Residence fees are eligible expenses. Additional costs for food or appliances in the residence room are not eligible. Should the parents agree on an increase in the food allowance or there is an allergy, this extra cost is eligible for split.
    Living expenses for off campus residence are eligible expenses. These include: rent, internet fees, rental insurance, food, and personal care costs (i.e. soap, shampoo).

    Transportation costs
    to travel to and from school are eligible as per the student living at home. Transportation costs to travel from school to home are arguable as necessary to get to and from school at the beginning and end of the school year.
    Reasonable costs to travel home may be considered. (Unreasonable travel costs include a monthly trip home or excess costs to travel home outside of regular breaks unless the child is spending shared time with both parents. For instance, the cost for a child to return home once a month to visit one parent only is not an eligible expense. A child that goes home once a month and spends equal time with both parents may be considered eligible.)

    Bursaries, grants and scholarships
    It is expected that the child will apply for all eligible grants, bursaries and scholarships. Several provinces in Canada offer discounts on tuition for students from lower income brackets or single parent families. Canada offers “loan forgiveness” or grants on their student loans.

    Reduction of tuition is eligible for the full cost of the split. Grants awarded to the student via a student loan program are considered in their eligible portion. For instance, in Ontario, up to 30% off tuition is offered when the student applies to the Ontario Student Assistance Program. This portion (up to 30%) is subtracted from the total cost of tuition. Depending on the financial situation, a student may receive up to $10,000 in federal and provincial grants. This money is considered the child’s portion of the expense. Therefore, if the split works out that the child is responsible for $7000 of the total cost of post-secondary and their grants work out to be $5000. The $5000 grant is applied to their share of the cost with the remaining $2000 paid either by student loan or employment income.

    **An important note for this is that case law has shown that judges do not agree that a student should incur a heavy debt load to attend post-secondary school. Nor should they be required to use their entire employment income for school. However, that does not mean that a child doesn’t have to work or earn income. Nor does it mean a child should not apply for student assistance. As most student assistance programs now consider children of divorce under one parent’s income, their eligibility for loan forgiveness, grants, subsidies and tuition reduction is increased and is used for their portion of the expense.ccc
    Last edited by mcdreamy; 01-27-2016, 09:36 PM.
    Start a discussion, not a fire. Post with kindness.

  • #2

    RESPs are broken down as follows:

    RESP opened by grandparent, aunts, uncles, friends, relatives of the student are eligible as the student’s portion of the expense.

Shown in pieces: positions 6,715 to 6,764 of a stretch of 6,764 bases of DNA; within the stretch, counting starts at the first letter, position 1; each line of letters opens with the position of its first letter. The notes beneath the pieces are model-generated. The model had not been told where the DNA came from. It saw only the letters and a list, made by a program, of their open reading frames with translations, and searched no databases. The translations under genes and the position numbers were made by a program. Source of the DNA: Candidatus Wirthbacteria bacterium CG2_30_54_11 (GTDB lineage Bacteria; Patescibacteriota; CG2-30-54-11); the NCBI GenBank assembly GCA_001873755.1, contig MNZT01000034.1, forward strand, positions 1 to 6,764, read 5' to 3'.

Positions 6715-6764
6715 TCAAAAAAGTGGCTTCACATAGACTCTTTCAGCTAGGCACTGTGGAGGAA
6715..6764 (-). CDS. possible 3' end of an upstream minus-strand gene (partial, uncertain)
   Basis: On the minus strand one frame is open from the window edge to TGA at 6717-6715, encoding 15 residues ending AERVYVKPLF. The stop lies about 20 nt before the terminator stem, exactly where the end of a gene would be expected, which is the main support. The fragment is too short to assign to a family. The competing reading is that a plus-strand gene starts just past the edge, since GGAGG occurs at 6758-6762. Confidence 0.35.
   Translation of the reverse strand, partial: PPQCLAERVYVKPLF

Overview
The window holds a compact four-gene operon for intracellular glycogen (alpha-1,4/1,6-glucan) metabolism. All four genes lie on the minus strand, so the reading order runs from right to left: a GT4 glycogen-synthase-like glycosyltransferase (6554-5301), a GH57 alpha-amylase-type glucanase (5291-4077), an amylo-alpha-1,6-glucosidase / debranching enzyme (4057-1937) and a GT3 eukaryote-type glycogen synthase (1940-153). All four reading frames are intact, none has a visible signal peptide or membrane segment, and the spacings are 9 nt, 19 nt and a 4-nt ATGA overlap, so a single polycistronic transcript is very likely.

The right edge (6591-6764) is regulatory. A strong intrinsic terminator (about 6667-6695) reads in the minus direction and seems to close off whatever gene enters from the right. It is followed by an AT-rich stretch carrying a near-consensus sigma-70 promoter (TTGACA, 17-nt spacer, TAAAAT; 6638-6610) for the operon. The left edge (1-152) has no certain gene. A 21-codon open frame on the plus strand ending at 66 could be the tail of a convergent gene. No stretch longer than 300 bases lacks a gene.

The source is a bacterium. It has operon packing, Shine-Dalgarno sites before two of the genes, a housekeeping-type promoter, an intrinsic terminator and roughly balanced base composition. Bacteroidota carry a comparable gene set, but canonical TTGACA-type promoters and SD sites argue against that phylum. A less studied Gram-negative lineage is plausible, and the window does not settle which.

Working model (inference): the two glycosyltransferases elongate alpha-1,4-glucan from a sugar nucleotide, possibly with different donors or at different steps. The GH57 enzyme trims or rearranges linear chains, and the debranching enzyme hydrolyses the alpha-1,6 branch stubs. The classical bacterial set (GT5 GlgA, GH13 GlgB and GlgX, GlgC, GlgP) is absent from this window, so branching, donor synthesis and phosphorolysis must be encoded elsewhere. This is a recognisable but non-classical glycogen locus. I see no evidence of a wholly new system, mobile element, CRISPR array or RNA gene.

RESP opened by parents DURING marriage are eligible for the parents’ portion of the expense or may be transferred to the student.

    RESP opened by parents FOLLOWING DIVORCE are eligible for that parents’ portion of the expense. For instance, mom opens RESP six months after divorce is finalized. This money is used for her share of the child’s expenses.

    Grant money within the RESP that is provided by the government is withdrawn according to the eligibility above. It is not automatically transferred to the student.

    Net cost
    The net cost of the expense is considered after all tax deductions have been applied. Tuition is an eligible expense under the Canada Revenue Agency.
    Moving expenses are eligible expenses under the Canada Revenue Agency.

    Tuition is calculated according to the tax reduction. For instance, if tuition costs are $7000 and the tax benefit awarded for it is $2000, the net cost of tuition calculated in the split is $5000.

    How to calculate the costs
    Calculate the sum of the following:
    • Tuition—either via a lawyer calculation or by completing a “dummy” tax form for the recipient parent. (Full cost of tuition less provincial grant less tax benefit).
    • Books
    • Residence/living expense fees (for a child living away from home)
    • Equipment
    • Transportation
    • Food
    • Additional eligible expenses not listed but considered eligible

    Total cost of education divided by 3

    1/3 of the cost is attributed to the child and paid via employment income, bursaries, federal grants, gifts from others, RESP from family members other than parents.

    2/3 of the cost split proportionate to parent’s income similar to S7.

    Total cost of education expenses--$15,000
    1/3 cost attributed to child--$5000
    $10,000 to be split proportionate to income—father’s share = 65% $10,000 x .65 = $6500
    Last edited by mcdreamy; 01-27-2016, 09:38 PM.
    Start a discussion, not a fire. Post with kindness.


    • #3
      Thank you Mcdreamy and Rockscan. This thread is extremely helpful.


      • #4
        what would happen in the above example if the child were to receive grants in excess of their share of the education? i.e. if they were to get the full 10,000 in grant money? Would it accordingly reduce each parent's obligation as well.


        • #5
          It depends on the total cost but in most cases grants that high are not awarded to students who have costs in that amount or less.

          OSAP calculates based on school, where the child lives, how much money they make in the 16 weeks before school and their parents income.

          It also depends on your agreement and costs. If your agreement says less all grant money then yes it should come off the top.

          At least that was what my partners lawyer said.

          You would have to get a copy of the grant statement though. And that might be difficult.


          • #6
            Awesome information! Do you have the case law references that justify the 1/3 1/3 1/3 theory? I can only find case law that references S7 split between the parents and the kids are responsible for nothing.


            • #7
              If you do a search on canlii ALL the cases have the kid paying a portion.


              • #8
                Very helpful!

                We're just starting down this new road so I'm reading through everything.